Carley Smith

East Hempfield Township resident Carley Smith discusses the cell tower vote with school board member Jim Maurer following Tuesday night's meeting. 

To the chorus of groans and muffled objections, the Hempfield school board on Tuesday officially gave final approval to Verizon Wireless to build a cell tower behind one of Hempfield's elementary schools.

By an 8-1 vote, the school board granted an easement and approved two amended lease agreements with Verizon, removing two of the remaining obstacles between Verizon and construction of the tower.

The tech company must now apply for a zoning permit from East Hempfield Township if it plans to proceed.

“Disappointed. Extremely disappointed. It's hard to put into thoughts right now,” East Hempfield Township and mother of three Carley Smith said after the meeting. “I'm very frustrated for the lack of concern for the future health and safety of the students and the staff and the community members who are gonna be situated right under the tower.”

Verizon's tower, which has been a contentious topic in the Hempfield community since the summer, would stand 100 feet tall behind Rohrerstown Elementary School on Noll Drive in Lancaster. It would take up 6,050 square feet of land between the school's playground and baseball field.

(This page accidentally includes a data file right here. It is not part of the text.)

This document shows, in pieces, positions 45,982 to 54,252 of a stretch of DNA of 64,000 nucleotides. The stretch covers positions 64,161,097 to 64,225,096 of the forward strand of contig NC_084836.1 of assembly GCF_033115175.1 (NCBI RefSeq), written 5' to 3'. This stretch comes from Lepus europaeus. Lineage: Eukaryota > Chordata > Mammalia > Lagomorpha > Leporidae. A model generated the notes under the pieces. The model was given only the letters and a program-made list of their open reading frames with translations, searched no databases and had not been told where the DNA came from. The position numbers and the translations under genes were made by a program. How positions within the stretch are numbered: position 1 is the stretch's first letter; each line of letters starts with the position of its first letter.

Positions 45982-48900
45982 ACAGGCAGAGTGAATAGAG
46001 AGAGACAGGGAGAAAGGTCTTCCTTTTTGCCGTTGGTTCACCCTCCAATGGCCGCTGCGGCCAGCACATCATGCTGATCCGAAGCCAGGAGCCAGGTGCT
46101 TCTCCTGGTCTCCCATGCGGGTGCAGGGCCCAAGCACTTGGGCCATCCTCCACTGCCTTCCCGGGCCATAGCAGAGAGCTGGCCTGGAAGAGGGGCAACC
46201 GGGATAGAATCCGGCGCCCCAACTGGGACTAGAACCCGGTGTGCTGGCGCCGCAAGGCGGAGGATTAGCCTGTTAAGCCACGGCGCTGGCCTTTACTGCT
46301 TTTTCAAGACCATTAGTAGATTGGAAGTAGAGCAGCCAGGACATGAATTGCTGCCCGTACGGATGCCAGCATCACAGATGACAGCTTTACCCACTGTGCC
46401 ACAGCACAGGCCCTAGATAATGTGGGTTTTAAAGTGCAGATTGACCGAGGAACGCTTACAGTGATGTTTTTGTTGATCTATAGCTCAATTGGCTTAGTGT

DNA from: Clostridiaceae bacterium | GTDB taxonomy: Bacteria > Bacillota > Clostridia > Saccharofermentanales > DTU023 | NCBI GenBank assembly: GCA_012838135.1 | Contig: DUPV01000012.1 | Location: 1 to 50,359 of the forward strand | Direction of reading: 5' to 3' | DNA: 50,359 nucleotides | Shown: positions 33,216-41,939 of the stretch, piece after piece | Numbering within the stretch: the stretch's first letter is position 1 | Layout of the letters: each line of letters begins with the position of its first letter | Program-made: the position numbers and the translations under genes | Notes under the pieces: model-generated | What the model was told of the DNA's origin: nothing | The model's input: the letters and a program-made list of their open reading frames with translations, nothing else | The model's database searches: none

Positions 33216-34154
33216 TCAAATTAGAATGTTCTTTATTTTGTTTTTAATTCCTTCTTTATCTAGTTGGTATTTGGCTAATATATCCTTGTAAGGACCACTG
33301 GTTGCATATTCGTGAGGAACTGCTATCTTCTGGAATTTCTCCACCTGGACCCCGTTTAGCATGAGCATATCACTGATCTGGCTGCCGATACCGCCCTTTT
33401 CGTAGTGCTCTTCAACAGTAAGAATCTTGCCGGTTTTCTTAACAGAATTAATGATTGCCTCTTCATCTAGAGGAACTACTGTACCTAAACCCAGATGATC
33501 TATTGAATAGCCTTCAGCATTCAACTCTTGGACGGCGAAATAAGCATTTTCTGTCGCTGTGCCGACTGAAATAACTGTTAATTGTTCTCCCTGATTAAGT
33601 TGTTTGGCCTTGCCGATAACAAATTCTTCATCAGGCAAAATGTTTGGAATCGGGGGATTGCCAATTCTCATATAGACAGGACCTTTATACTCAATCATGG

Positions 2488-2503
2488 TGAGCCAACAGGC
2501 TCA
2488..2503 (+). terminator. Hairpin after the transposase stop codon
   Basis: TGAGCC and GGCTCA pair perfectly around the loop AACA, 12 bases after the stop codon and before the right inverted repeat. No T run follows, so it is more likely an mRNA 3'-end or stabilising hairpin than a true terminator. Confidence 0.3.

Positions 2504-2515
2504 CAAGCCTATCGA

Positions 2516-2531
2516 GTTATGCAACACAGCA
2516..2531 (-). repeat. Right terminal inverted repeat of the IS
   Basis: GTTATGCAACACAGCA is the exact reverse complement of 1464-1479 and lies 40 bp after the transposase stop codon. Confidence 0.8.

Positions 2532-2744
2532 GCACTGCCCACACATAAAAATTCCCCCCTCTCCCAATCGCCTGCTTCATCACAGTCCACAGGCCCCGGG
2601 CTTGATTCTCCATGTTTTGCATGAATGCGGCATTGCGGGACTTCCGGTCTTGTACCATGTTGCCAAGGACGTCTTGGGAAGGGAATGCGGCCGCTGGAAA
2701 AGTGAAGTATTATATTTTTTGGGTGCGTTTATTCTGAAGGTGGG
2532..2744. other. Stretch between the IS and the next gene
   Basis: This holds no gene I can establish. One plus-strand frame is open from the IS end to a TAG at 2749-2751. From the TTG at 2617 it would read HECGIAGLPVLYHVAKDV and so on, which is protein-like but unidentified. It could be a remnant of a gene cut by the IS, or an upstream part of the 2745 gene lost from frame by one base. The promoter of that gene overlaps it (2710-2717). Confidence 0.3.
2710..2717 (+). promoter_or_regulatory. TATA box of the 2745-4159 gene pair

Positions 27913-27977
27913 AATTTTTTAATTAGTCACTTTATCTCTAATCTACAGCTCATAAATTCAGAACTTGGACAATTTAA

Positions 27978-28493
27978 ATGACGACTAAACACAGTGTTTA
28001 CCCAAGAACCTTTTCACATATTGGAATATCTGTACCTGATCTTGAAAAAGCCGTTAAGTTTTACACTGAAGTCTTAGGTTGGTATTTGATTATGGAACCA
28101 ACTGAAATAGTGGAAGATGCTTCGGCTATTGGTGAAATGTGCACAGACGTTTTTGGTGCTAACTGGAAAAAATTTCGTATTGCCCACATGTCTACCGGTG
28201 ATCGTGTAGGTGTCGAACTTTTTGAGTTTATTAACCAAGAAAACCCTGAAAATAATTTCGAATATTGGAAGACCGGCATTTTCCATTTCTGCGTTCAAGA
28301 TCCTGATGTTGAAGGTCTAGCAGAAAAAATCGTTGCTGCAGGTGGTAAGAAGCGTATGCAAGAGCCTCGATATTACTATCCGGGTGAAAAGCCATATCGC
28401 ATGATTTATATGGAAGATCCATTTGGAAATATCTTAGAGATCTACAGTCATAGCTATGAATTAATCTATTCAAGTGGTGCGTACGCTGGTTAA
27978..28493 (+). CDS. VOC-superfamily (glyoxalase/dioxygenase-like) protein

Rohrerstown Elementary serves 459 students in kindergarten through sixth grade.

School board vice President Adam Aloisi was one of the eight yes votes. He said the cell tower would have “ubiquitous benefit” for the district. Although it was a “hard” choice, he said, the cell tower “poses no specific danger to students or staff.”

The crowd of 50 or so residents in attendance voiced its disapproval using colorful language.

Linda Johnston, who said she was taking “a vote of conscience,” was the lone no vote.

According to the original land lease agreement approved by the board in May 2015, Verizon will pay Hempfield School District $24,000 per year to rent the space. That's not including an additional $3,000 annually for the next five years, and $1,750 in subsequent years, for radiofrequency testing.

Hempfield already has one cell tower – behind Landisville Elementary School, on Mumma Drive – which the school board approved in 2013. Verizon pays the school district $24,000 for that land.

School District of Lancaster, Manheim Township, Octorara Area and Columbia Borough school districts also lease school property for either a cell tower or antenna.

Hempfield residents who vehemently opposed the tower spent the last six months pleading with the school board to not only back out of its contract with Verizon, which could've put the school district in legal trouble, but to take down the cell tower at Landisville.

They even sent nearly a dozen letters from health and safety professionals to board members with hopes to change their minds.

For Smith, the board's near-unanimous decision will likely mean scrounging for extra funds to send one of her children, who now goes to kindergarten at St. Leo the Great School in Lancaster, to private school for the next six years.

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